The choroid plexus, a barrier between the blood and cerebrospinal fluid (CSF), is known to accumulate lead (Pb) and also possibly function to maintain brain's homeostasis of Abeta, an important peptide in the etiology of Alzheimer's disease. This study was designed to investigate if Pb exposure altered Abeta levels at the blood-CSF barrier in the choroid plexus. Rats received ip injection of 27 mg Pb/kg. Twenty-four hours later, a FAM-labeled Abeta (200 pmol) was infused into the lateral ventricle and the plexus tissues were removed to quantify Abeta accumulation. Results revealed a significant increase in intracellular Abeta accumulation in the Pb-exposed animals compared to controls (p<0.001). When choroidal epithelial Z310 cells were treated with 10 microM Pb for 24 h and 48 h, Abeta (2 microM in culture medium) accumulation was significantly increased by 1.5 fold (p<0.05) and 1.8 fold (p<0.05), respectively. To explore the mechanism, we examined the effect of Pb on low-density lipoprotein receptor protein-1 (LRP1), an intracellular Abeta transport protein. Following acute Pb exposure with the aforementioned dose regimen, levels of LRP1 mRNA and proteins in the choroid plexus were decreased by 35% (p<0.05) and 31.8% (p<0.05), respectively, in comparison to those of controls. In Z310 cells exposed to 10 microM Pb for 24 h and 48 h, a 33.1% and 33.4% decrease in the protein expression of LRP1 was observed (p<0.05), respectively. Knocking down LRP1 resulted in even more substantial increases of cellular accumulation of Abeta, from 31% in cells without knockdown to 72% in cells with LRP1 knockdown (p<0.05). Taken together, these results suggest that the acute exposure to Pb results in an increased accumulation of intracellular Abeta in the choroid plexus; the effect appears to be mediated, at least in part, via suppression of LRP1 production following Pb exposure.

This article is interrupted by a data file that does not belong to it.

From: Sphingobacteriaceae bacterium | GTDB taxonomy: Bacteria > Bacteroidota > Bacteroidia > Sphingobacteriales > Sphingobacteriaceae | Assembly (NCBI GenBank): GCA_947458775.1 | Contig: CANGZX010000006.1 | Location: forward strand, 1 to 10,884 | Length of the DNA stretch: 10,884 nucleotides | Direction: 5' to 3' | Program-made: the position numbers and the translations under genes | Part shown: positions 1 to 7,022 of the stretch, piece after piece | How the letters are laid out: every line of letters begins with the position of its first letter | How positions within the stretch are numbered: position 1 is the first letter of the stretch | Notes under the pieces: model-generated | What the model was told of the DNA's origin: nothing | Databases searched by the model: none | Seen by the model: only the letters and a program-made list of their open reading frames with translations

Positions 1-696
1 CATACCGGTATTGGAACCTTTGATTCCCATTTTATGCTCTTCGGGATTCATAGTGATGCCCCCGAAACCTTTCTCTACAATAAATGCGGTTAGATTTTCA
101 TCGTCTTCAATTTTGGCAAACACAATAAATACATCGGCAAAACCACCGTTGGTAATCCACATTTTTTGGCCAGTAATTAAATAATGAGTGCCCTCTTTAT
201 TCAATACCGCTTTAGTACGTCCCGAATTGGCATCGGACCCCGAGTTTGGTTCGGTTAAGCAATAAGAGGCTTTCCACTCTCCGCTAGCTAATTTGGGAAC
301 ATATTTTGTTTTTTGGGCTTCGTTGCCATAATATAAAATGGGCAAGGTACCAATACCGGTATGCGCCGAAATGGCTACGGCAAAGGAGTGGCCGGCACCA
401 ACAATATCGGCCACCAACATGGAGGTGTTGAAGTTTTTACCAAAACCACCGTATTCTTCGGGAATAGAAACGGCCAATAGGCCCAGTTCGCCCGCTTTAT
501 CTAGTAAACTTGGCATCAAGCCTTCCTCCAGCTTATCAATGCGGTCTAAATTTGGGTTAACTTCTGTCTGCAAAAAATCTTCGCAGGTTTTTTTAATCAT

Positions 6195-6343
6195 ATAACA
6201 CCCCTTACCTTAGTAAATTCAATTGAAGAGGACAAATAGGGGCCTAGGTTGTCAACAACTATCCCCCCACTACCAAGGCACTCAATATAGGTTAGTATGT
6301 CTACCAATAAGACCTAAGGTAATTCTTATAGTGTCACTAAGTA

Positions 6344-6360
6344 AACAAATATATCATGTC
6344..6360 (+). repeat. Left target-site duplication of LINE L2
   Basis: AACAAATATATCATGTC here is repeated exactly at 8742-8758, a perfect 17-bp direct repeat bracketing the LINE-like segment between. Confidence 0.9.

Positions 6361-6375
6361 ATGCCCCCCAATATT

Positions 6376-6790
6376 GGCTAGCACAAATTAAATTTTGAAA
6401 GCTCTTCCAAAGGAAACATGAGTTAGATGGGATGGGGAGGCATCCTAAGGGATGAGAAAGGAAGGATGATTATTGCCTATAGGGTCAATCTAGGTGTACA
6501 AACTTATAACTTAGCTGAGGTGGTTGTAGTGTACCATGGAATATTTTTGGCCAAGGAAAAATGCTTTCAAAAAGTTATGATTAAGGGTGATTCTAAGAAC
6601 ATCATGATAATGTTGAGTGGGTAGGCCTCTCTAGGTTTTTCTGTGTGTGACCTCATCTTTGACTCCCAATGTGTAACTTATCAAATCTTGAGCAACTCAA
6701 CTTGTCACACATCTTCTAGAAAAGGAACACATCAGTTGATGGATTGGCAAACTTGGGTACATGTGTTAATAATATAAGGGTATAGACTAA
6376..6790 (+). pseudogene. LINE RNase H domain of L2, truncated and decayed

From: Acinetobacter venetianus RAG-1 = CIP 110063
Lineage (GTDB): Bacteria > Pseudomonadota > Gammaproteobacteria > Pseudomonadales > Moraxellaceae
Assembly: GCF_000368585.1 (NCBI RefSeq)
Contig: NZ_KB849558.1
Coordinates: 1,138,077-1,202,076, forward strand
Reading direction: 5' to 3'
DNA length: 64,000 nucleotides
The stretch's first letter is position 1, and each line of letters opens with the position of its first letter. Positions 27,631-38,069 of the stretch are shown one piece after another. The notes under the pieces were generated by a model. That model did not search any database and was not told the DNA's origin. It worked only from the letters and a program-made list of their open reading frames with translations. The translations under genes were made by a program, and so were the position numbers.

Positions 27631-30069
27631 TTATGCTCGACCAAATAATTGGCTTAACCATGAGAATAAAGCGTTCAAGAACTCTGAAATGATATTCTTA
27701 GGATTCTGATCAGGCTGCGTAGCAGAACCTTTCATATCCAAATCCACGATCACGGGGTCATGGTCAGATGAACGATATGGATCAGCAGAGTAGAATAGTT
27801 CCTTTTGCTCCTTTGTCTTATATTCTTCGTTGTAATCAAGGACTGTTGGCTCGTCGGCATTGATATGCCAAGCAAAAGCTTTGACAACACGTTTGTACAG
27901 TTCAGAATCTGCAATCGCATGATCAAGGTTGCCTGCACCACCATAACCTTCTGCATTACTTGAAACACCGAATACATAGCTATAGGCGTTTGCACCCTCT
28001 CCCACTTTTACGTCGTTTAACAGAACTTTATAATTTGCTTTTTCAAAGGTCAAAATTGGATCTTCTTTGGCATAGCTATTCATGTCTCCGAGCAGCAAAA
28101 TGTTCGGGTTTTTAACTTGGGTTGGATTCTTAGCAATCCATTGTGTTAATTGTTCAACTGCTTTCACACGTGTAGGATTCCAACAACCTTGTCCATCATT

12. Increased {beta}-amyloid levels in the choroid plexus following lead exposure and the involvement of low-density lipoprotein receptor protein-1

    SciTech Connect

    Behl, Mamta; Zhang Yanshu; Monnot, Andrew D.; Jiang, Wendy; Zheng Wei

    2009-10-15

    The choroid plexus, a barrier between the blood and cerebrospinal fluid (CSF), is known to accumulate lead (Pb) and also possibly function to maintain brain's homeostasis of A{beta}, an important peptide in the etiology of Alzheimer's disease. This study was designed to investigate if Pb exposure altered A{beta} levels at the blood-CSF barrier in the choroid plexus. Rats received ip injection of 27 mg Pb/kg. Twenty-four hours later, a FAM-labeled A{beta} (200 pmol) was infused into the lateral ventricle and the plexus tissues were removed to quantify A{beta} accumulation. Results revealed a significant increase in intracellular A{beta} accumulation in the Pb-exposed animals compared to controls (p < 0.001). When choroidal epithelial Z310 cells were treated with 10 {mu}M Pb for 24 h and 48 h, A{beta} (2 {mu}M in culture medium) accumulation was significantly increased by 1.5 fold (p < 0.05) and 1.8 fold (p < 0.05), respectively. To explore the mechanism, we examined the effect of Pb on low-density lipoprotein receptor protein-1 (LRP1), an intracellular A{beta} transport protein. Following acute Pb exposure with the aforementioned dose regimen, levels of LRP1 mRNA and proteins in the choroid plexus were decreased by 35% (p < 0.05) and 31.8% (p < 0.05), respectively, in comparison to those of controls. In Z310 cells exposed to 10 {mu}M Pb for 24 h and 48 h, a 33.1% and 33.4% decrease in the protein expression of LRP1 was observed (p < 0.05), respectively. Knocking down LRP1 resulted in even more substantial increases of cellular accumulation of A{beta}, from 31% in cells without knockdown to 72% in cells with LRP1 knockdown (p < 0.05). Taken together, these results suggest that the acute exposure to Pb results in an increased accumulation of intracellular A{beta} in the choroid plexus; the effect appears to be mediated, at least in part, via suppression of LRP1 production following Pb exposure.

  13. Development and functions of the choroid plexus–cerebrospinal fluid system

    PubMed Central

    Lun, Melody P.; Monuki, Edwin S.; Lehtinen, Maria K.

    2015-01-01